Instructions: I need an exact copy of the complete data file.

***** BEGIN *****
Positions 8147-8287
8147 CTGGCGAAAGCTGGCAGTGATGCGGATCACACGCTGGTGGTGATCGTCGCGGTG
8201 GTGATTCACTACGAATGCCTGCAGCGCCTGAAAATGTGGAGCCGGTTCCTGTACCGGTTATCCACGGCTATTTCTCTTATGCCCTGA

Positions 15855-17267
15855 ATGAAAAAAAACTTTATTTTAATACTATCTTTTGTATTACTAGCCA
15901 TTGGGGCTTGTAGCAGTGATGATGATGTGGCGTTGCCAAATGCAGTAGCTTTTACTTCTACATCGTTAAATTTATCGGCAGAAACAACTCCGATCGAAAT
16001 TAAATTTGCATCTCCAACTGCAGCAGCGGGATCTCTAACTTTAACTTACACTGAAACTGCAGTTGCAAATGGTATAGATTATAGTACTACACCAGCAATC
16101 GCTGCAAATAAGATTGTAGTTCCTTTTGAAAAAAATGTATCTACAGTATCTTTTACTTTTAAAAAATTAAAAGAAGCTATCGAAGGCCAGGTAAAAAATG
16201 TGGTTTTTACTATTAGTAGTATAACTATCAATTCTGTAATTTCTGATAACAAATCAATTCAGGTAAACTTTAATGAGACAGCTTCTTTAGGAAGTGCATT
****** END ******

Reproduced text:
Positions 8147-8287
8147 CTGGCGAAAGCTGGCAGTGATGCGGATCACACGCTGGTGGTGATCGTCGCGGTG
8201 GTGATTCACTACGAATGCCTGCAGCGCCTGAAAATGTGGAGCCGGTTCCTGTACCGGTTATCCACGGCTATTTCTCTTATGCCCTGA

Positions 15855-17267
15855 ATGAAAAAAAACTTTATTTTAATACTATCTTTTGTATTACTAGCCA
15901 TTGGGGCTTGTAGCAGTGATGATGATGTGGCGTTGCCAAATGCAGTAGCTTTTACTTCTACATCGTTAAATTTATCGGCAGAAACAACTCCGATCGAAAT
16001 TAAATTTGCATCTCCAACTGCAGCAGCGGGATCTCTAACTTTAACTTACACTGAAACTGCAGTTGCAAATGGTATAGATTATAGTACTACACCAGCAATC
16101 GCTGCAAATAAGATTGTAGTTCCTTTTGAAAAAAATGTATCTACAGTATCTTTTACTTTTAAAAAATTAAAAGAAGCTATCGAAGGCCAGGTAAAAAATG
16201 TGGTTTTTACTATTAGTAGTATAACTATCAATTCTGTAATTTCTGATAACAAATCAATTCAGGTAAACTTTAATGAGACAGCTTCTTTAGGAAGTGCATT